The Impact Initiative has closed. This website has now been archived and will no longer be updated.
The Impact Initiative has closed. This website has now been archived and will no longer be updated.

News: Global meeting on education research explores the use of evidence in education programming


Professor Pauline Rose of the REAL Centre at the University of Cambridge has represented The Impact Initiative at a global meeting on education research.

The Building Evidence in Education (or BE2) donor working group, led by a steering group from the US Agency for International Development (USAID), the World Bank, Department for International Development (DFID) and UN, met in Florence 5-7 April to discuss the use of evidence in education policy and programming. Hosted by UNICEF Innocenti, the meeting sought to promote better use of evidence in education programming, increased quality of education research and enhanced donor research collaboration.

At the meeting, Professor Pauline Rose chaired a panel on achieving impact through research in international development settings. Panellists included Sarah Cook, Director of UNICEF's Office of Research-Innocenti, David Coleman, Senior Education Advisor and Department of Foreign Affairs and Trade (Australia) and Professor Luís Miguel Poiares Maduro of EUI in Florence, a former Portuguese government minister.

The aim of the session was to explore how closer links between the demand for evidence by policymakers and its supply by researchers could be forged. Discussions included the types of impact policymakers are seeking from education research and, in turn, the challenges that researchers face in achieving such impact.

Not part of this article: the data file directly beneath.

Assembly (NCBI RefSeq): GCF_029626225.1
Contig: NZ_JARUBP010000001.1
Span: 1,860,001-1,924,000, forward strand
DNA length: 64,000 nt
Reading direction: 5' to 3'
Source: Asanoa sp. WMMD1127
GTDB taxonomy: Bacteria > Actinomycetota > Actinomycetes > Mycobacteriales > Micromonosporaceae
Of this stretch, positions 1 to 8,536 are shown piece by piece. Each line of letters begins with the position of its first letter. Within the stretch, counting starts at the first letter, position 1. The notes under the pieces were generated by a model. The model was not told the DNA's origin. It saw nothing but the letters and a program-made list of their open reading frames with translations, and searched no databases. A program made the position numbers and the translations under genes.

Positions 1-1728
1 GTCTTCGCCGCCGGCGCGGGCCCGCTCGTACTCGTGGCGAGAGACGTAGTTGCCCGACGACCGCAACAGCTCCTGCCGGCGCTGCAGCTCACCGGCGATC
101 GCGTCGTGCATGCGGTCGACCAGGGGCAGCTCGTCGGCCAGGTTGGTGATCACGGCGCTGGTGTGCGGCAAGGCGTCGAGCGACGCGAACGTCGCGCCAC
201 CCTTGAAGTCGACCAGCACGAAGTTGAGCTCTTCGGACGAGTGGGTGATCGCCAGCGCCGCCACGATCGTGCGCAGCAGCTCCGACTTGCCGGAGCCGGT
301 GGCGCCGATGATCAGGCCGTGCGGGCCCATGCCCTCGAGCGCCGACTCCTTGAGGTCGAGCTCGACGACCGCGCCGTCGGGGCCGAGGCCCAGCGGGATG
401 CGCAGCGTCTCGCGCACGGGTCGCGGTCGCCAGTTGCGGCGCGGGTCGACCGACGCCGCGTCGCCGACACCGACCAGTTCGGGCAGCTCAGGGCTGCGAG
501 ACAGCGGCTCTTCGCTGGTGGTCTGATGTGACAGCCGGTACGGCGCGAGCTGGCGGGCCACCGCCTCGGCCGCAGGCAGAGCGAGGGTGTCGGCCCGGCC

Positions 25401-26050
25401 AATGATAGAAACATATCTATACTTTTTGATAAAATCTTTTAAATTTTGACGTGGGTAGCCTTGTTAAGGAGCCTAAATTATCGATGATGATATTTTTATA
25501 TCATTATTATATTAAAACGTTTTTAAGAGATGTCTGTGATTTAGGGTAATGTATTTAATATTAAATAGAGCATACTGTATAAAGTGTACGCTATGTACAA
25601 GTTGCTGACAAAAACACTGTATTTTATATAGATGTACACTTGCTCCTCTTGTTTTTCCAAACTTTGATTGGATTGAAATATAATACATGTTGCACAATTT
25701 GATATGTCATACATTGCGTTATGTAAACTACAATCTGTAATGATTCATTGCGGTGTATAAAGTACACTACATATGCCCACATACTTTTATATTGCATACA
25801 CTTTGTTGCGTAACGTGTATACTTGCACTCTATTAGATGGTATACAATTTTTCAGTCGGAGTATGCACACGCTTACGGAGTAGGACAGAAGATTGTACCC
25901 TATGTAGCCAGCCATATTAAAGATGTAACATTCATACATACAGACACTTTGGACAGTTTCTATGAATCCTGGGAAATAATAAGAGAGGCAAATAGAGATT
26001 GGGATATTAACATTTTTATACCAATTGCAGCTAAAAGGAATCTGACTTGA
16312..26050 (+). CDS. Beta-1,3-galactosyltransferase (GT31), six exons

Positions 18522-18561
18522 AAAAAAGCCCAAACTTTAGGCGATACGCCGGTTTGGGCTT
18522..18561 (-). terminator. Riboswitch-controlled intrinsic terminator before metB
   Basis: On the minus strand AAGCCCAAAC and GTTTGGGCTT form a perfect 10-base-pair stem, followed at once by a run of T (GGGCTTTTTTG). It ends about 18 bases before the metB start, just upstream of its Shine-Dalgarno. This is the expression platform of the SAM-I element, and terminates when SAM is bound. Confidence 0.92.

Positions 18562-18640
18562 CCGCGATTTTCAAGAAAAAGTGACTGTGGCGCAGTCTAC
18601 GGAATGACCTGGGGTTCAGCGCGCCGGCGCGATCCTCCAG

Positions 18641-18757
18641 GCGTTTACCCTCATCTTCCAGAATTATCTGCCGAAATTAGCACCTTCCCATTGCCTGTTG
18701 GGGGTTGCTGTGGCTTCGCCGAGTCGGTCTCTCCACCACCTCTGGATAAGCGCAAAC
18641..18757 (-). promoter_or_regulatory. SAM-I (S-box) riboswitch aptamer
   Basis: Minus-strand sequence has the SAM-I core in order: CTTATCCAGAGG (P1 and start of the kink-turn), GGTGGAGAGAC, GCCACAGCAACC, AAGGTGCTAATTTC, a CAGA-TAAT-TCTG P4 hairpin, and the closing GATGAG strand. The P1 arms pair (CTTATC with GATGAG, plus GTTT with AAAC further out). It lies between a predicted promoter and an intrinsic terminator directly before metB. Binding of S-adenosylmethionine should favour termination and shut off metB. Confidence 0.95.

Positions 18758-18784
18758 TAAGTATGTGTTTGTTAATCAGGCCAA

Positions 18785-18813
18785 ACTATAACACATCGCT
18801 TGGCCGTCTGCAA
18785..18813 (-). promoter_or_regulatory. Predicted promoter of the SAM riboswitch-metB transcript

To begin the session, Pauline Rose gave a brief overview of the Impact Initiative including how impact is defined and setting out the expectations on achieving impact of donor-funded work of the kind supported by the Impact Initiative.

Professor Luís Miguel Poiares Maduro highlighted a paradox between a world that is increasingly in a ‘post-truth’ political environment at the same time as evidence being more readily available to inform policy reform. He also noted that government agencies often worked in ‘silos’ and added that it was important for researchers to reach out to the public, not only policy makers, when trying to translate research into policy outcomes.  “If we want more evidence base in public policies, you need to convince not only policy makers, you need to convince citizens also. You need to start to engage them,” he said, adding that policy makers were often resistant to change.

David Coleman identified that those making decisions about education often do not have expertise in the sector. It is therefore important to present information to them in a way that is straightforward to understand. And UNICEF Innocenti director Sarah Cook stressed the idea that knowledge generation through research should stimulate debate and even be provocative in some instances. “We live in a world where we have so much data. We need to challenge the discourse about how data drives us and really get back to the question and problem of how data is collected and the quality of that data. We need a cautious interpretation of our data to open up spaces for conversations that are scientifically rooted and not just advocacy messages.”

Led by a Steering Committee, the BE2 donor group meets annually to reflect on how research is applied in policy and programming in education and other sectors.